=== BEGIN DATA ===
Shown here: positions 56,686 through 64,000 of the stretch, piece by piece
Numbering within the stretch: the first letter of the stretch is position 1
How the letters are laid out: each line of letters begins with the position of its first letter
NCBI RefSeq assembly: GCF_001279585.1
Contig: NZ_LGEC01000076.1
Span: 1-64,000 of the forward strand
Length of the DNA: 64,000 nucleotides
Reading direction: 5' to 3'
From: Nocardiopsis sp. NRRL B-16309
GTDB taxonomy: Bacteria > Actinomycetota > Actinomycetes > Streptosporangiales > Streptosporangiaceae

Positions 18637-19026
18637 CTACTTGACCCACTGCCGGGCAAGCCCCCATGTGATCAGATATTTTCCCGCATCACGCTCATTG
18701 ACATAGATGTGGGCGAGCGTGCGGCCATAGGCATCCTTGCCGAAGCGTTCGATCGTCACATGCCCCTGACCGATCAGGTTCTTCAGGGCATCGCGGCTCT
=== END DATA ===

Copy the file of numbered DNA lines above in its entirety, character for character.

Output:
Shown here: positions 56,686 through 64,000 of the stretch, piece by piece
Numbering within the stretch: the first letter of the stretch is position 1
How the letters are laid out: each line of letters begins with the position of its first letter
NCBI RefSeq assembly: GCF_001279585.1
Contig: NZ_LGEC01000076.1
Span: 1-64,000 of the forward strand
Length of the DNA: 64,000 nucleotides
Reading direction: 5' to 3'
From: Nocardiopsis sp. NRRL B-16309
GTDB taxonomy: Bacteria > Actinomycetota > Actinomycetes > Streptosporangiales > Streptosporangiaceae

Positions 18637-19026
18637 CTACTTGACCCACTGCCGGGCAAGCCCCCATGTGATCAGATATTTTCCCGCATCACGCTCATTG
18701 ACATAGATGTGGGCGAGCGTGCGGCCATAGGCATCCTTGCCGAAGCGTTCGATCGTCACATGCCCCTGACCGATCAGGTTCTTCAGGGCATCGCGGCTCT